I guess this thread does show that HCOL/LCOL is completely arbitrary and dependent on the experience of the person in question.  I recently purchased a rental at $165/sqft and feel like I got a screaming deal in a MCOL area.  Another I was peripherally involved in under contract for $800/sqft in a city with many new west coast transplants who love how far their money goes. 

soccerluvof4

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Re: Do you regret moving from HCOL to LCOL to achieve FIRE
« Reply #57 on: September 04, 2017, 05:24:13 AM »
While I agree homes are the major part of this there are so many other things that go into the equation. Property taxes and other taxes, food costs, gas prices etc. I live in the same town/school district for awhile now in a home that i bought for about 95$ a square foot in a nice enclave of an area with homes that are well over 2-3-400$ a square foot and beyond. We all shop the same stores etc.. But even Aldis has higher prices here than if I drive 20 miles to the east.  It all adds up.
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jamccain

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Re: Do you regret moving from HCOL to LCOL to achieve FIRE
« Reply #58 on: September 13, 2017, 08:59:18 AM »
I am currently FIRED in a LCOL area, and while I'm glad to have the freedom of retirement, I want to eventually move some place that is a better fit personally.  The thing about LCOL areas is that they tend to be rural or semi-rural, have higher crime rates, have fewer interesting things to do, fewer educated people, etc.  I can travel to see interesting places, and when my lawnmower was stolen, I figured that the $200 replacement cost was nothing compared to how much I was saving living here (I paid $59K for a 3 bedroom brick house with a nice yard).  The part that is not workaroundable is that I don't fit in.  I used to think that I could make friends anywhere, but the social climate here is very closed, not to mention the political climate.

But you might find a LCOL area that fits you, or you might find one that is bearable for a certain amount of time.  It would make sense to rent for a few months until you commit to a particular place, though.

I'm sure you didn't mean it the way I took it....but if this is what you believe about your neighbors, I would say you're the one who's not educated...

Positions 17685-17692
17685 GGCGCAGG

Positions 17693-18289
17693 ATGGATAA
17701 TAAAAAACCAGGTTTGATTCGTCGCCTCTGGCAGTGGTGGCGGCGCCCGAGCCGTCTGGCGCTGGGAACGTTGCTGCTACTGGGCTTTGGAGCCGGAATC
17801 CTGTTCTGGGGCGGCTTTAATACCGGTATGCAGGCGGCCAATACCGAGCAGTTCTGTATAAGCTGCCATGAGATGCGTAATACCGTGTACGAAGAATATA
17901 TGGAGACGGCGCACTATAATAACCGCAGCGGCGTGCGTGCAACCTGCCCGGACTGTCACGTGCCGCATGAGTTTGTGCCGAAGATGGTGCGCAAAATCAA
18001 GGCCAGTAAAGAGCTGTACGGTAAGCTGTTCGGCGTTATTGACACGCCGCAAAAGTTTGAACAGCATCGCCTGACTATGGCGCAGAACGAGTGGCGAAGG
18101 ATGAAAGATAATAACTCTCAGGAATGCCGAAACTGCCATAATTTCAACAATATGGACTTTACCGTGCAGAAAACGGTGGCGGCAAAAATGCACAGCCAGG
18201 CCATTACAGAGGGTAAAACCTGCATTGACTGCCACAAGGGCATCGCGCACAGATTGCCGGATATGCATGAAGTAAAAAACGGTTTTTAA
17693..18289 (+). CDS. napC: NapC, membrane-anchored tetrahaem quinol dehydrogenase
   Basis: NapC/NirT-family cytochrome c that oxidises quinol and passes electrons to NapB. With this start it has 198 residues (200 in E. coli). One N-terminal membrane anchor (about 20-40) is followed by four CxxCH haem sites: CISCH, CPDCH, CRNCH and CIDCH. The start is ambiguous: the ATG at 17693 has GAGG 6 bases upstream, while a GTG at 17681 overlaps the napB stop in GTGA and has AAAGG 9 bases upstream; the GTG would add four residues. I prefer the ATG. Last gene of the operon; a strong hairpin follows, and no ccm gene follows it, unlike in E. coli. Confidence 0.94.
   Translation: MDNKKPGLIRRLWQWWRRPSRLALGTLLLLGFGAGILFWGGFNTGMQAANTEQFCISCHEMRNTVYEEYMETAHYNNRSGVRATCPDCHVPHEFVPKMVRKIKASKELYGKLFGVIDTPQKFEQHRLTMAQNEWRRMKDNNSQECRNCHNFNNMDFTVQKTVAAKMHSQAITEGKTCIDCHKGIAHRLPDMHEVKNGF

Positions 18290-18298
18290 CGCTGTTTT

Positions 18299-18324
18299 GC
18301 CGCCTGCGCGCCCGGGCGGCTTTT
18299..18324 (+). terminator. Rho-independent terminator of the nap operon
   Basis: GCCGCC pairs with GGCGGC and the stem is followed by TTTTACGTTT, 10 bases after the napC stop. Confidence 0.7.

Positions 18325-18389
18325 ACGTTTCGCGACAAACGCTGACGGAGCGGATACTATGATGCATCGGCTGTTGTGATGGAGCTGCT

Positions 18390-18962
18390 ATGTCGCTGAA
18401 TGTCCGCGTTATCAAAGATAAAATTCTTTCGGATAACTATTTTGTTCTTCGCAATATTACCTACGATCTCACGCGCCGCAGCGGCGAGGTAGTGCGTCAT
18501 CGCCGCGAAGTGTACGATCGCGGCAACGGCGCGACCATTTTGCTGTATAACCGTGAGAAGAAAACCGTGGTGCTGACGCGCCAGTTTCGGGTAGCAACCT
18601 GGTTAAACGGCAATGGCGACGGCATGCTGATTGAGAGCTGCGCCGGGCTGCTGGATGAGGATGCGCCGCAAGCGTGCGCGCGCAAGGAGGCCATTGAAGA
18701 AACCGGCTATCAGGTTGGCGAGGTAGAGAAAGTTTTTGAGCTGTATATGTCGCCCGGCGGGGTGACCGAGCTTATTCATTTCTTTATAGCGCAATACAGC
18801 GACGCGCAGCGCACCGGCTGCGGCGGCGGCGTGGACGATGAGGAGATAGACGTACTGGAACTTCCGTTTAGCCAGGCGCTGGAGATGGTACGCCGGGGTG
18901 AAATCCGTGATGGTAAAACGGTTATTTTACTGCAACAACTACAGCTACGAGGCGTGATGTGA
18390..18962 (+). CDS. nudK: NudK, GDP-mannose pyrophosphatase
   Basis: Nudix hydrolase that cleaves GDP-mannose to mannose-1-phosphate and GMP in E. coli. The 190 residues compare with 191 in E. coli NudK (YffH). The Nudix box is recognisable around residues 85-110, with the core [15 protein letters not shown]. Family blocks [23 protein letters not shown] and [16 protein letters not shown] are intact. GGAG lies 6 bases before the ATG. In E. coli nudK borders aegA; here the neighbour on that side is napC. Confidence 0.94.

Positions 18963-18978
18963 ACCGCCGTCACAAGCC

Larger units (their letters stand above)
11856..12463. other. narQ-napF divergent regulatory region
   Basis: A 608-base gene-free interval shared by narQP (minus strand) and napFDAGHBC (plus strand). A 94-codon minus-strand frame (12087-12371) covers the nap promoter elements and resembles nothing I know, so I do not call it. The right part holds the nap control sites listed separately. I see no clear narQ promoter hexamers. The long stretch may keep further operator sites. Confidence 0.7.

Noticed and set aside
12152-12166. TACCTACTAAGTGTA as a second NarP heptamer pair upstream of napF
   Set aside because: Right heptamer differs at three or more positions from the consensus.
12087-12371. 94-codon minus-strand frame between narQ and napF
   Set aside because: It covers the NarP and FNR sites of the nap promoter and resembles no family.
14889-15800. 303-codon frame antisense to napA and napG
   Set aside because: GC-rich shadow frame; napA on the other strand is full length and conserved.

Also, I'm sure you can point to a statistic which says cities have more "college graduates" than more rural areas and if that's what you mean I agree with you. 


atreechange

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Re: Do you regret moving from HCOL to LCOL to achieve FIRE
« Reply #59 on: September 16, 2017, 07:48:37 PM »
2. What are the major employers in the city and who are the newcomers? When the major employers are government, schools, and healthcare, and there's little else, that's usually a sign of a pretty sleepy town with lots of likeminded people. I like small cities that have a few different areas of industry, and I really like small cities that have new companies moving there with some frequency.

3. Are there industries or organizations (or other factors) that might draw transplants? In my opinion, a bigger factor than population in terms of the culture of a place is the percentage of transplants. I have lived in cities that were a decent size but where almost everyone was born and raised there (or close to there), and those places feel like really small towns and outsiders often have a hard time.

Great insights rdaneel0, especially #2 and #3. DW and I are planning on moving from Sydney to Toowoomba, a regional Australian town interstate and having a diverse range of industries and where a good proportion of the population moved from elsewhere in Australia or overseas are positive signs.

I think having access to an airport is handy to make visiting family/friends achievable and vice versa. The town recently had an airport open up 3 years ago connecting major eastern seaboard cities with plans in the future for international destinations.

Once we have moved we would plan on renting for 12 months and if we fill the place suits us then look to buy.

CowboyAndIndian

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Re: Do you regret moving from HCOL to LCOL to achieve FIRE
« Reply #60 on: September 17, 2017, 08:50:36 AM »
I have some insight on this because I grew up in a very rural LCOL area and now live in a super urban HCOL area. I've also lived in affluent suburbs, blue collar towns, and small cities.

There are people in all types of locations who are provincial and close minded, that's for sure, but in low population areas that aren't diverse (or are diverse but are highly segregated by both class and neighborhood), people are different. I am definitely going to leave our HCOL area for a cheaper place, but not a place that's so low cost that I can't enjoy my life. I'd rather work an extra 5-10 years and live in a place I like than retire earlier and live in a place I hate.